MOVEMENT in values in Penang’s secondary residential market remained stagnant this year due to a lack of transactions, says Raine Horne International Zaki + Partners Sdn Bhd senior partner Michael Geh.

Presenting The Edge/Raine Horne International Zaki + Partners Penang Residential Property Monitor 3Q2015, Geh says 1-storey terraced houses with built-ups of 1,200 to 1,600 sq ft in Sungai Ara and Tanjung Bungah appreciated in value from 3Q2014 by 2% to RM750,000 from RM735,000, and by 2.5% to RM800,000 from RM780,000.

For standard 2-storey terraced houses with built-ups of 1,300 to 1,800 sq ft, only those in Sungai Nibong saw average values rise by 4.5% to RM1.15 million from RM1.1 million. Two-storey semi-detached terraced houses there also appreciated by 2.8% to RM1.8 million from RM1.75 million.

Average prices of 2-storey detached homes in Green Lane also rose 2.8% to RM3.6 million from RM3.5 million in 3Q2014.

Michael GehOnly standard three-bedroom flats with sizes of 700 to 750 sq ft in Green Lane appreciated by 11.7% to RM380,000 from RM340,000, while average prices of standard three-bedroom apartments/condominiums (excluding luxury types) of over 900 sq ft in Island Park/Glades inched up 2.1% to RM480,000, from RM470,000 in 3Q2014.

Meanwhile, in the rental market, only two types of properties in three locations showed slight increments. The average monthly rent for standard 2-storey terraced houses with built-ups of 1,300 to 1,800 sq ft in Green Lane inched up to RM1,500 from RM1,400 per month. Meanwhile, average rents of 2-storey semi-detached houses with built-ups of 3,000 to 4,000 sq ft in Island Park and Sungai Dua rose slightly to RM1,800 from RM1,700, and to RM1,400 from RM1,300 per month.

Penang Transport Master Plan

According to Geh, there were few significant launches in the third quarter of 2015. The reason was attributed to many developers deferring the release of new projects due to an unnaturally long delay in receiving their advertising permit and developer licences.

This delay — seen over the past 12 months — has affected the number of transactions as fewer sale and purchase agreements were signed, which in turn caused the property market’s statistics to be “abnormal” for 2015, says Geh.

However, he notes that real estate agents appointed as marketers for these delayed projects have been out and about gathering expressions of interest.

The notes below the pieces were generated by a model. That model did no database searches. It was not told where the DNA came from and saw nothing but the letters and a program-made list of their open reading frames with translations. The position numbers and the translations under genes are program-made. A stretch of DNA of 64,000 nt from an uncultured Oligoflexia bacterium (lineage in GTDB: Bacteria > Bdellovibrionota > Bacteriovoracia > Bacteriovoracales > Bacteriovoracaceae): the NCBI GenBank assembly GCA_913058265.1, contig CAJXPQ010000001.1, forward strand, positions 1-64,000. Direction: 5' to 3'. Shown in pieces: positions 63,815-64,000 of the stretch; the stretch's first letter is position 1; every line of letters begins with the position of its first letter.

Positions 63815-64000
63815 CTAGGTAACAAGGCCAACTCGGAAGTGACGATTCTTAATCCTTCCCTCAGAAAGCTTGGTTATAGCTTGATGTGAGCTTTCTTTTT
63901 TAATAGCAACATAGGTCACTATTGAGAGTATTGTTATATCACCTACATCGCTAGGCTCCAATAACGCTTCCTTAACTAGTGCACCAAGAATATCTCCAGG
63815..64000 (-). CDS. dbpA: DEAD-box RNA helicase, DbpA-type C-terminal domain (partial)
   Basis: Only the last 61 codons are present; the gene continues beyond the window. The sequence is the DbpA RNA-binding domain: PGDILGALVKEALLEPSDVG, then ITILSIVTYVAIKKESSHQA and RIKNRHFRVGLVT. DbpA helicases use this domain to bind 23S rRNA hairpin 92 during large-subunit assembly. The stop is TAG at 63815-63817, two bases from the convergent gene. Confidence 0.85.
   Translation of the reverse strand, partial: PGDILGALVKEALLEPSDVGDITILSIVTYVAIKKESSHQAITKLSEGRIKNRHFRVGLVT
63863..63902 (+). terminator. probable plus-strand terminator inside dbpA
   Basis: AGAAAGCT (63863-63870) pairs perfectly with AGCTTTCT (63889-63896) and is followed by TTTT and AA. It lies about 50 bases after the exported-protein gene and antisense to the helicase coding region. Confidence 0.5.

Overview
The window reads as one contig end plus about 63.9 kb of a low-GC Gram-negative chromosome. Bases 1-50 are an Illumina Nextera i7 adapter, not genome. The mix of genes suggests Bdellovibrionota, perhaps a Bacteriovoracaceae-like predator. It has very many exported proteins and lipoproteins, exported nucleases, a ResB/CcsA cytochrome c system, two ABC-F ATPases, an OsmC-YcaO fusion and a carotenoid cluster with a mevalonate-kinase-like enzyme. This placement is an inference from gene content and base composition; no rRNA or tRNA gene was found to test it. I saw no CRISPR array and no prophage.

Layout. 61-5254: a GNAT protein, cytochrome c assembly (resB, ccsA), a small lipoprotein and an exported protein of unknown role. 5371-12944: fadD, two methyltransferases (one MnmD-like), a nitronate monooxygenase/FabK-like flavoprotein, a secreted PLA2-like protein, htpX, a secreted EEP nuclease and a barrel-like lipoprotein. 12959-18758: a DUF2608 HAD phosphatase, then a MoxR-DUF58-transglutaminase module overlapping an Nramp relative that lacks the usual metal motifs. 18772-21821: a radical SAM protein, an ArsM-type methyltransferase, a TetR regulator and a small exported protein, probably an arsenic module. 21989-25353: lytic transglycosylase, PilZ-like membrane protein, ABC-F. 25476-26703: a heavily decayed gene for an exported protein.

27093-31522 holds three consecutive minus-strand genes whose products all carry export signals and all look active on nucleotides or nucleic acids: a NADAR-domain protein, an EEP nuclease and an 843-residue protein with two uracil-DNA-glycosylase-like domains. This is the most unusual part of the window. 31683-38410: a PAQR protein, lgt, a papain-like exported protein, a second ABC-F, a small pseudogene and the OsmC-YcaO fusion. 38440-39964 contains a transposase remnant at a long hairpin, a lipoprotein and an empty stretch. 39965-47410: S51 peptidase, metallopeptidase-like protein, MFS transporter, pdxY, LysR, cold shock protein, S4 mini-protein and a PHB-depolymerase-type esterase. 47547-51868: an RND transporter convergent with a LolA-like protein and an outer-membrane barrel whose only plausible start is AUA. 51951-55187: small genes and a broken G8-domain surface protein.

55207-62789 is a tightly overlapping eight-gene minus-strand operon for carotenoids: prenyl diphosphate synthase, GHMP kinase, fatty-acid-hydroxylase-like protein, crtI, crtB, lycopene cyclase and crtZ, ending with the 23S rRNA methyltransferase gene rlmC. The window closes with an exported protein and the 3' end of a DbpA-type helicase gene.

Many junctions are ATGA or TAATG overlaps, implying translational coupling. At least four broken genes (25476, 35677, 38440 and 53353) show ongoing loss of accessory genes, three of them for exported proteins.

“From what I observe, the demand is still strong. The projects are oversubscribed by more than two times. This means the optimism and demand is still there. It’s just that [prospective buyers] cannot sign the agreement,” he says.

However, the proposed RM27 billion Penang Transport Master Plan (TMP) has partially helped to make up for the lack of excitement in the primary market. Geh describes the plan, which integrates travel by land and sea, as well thought out, purposeful and very much a “people’s plan” that will benefit Penangites as a whole.

He adds that it is a “people moving system” as the light rail transit (LRT) component in particular will bring the island and the mainland closer in terms of physical distance and property prices.

“This additional link will be a catalyst to turn not-so-popular areas into viable development areas because with the LRT, people can then move from one place to another with ease without worries of traffic jams and transport issues,” Geh says.

The LRT on the island is expected to start from Komtar in Georgetown all the way to the Penang International Airport at Bayan Lepas, with 26 stops proposed.

The LRT will link with a sea-crossing track to the mainland. Interchanges are proposed at Gelugor on the island and Taman Supreme on the mainland.

On the mainland, commuters can switch to the proposed Raja Uda-Bukit Mertajam Monorail, which will have 22 stations from Sungai Dua in the north of Seberang Perai to Permatang Tinggi in the south. Notable stations include Alma, Bandar Perda, Sunway Carnival Mall and Penang Sentral.

TMP delivery partner SRS Consortium Sdn Bhd recently proposed two more rail lines recently. These include two monorails from Paya Terubong to Komtar and Tanjung Tokong UDA Flats to Komtar.

Geh believes that the TMP will effectively cool the island’s overheated property market as people will be able to live on the mainland and travel easily to and around the island.

“This connectivity and easy accessibility will result in equitably priced properties both on the island and the mainland while relieving the heavy pressure on prime property sites on the island,” he says. “Housing prices will be more equitable throughout the state, instead of being imbalanced like it is now. There is currently more demand for housing on the island compared with the mainland.”

He suggests that the Penang International Airport be expanded to accommodate wide-bodied jets. This will enable long-haul flights and direct flights to land there.

“We should allow for direct flights from Sydney, Melbourne, London, Beijing, Taipei, Manila and Dubai,” Geh proposes.

He notes that as a major airport that already sees six million passengers annually, it should be upgraded to allow more direct flights to further boost passenger numbers and the state’s tourism sector and investments.

“An expansion of the airport will also complement the TMP, along with the proposed land reclamation near the airport,” he says.

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This article first appeared in City & Country, a pullout of The Edge Malaysia Weekly, on Jan 25, 2016. Subscribe here for your personal copy.

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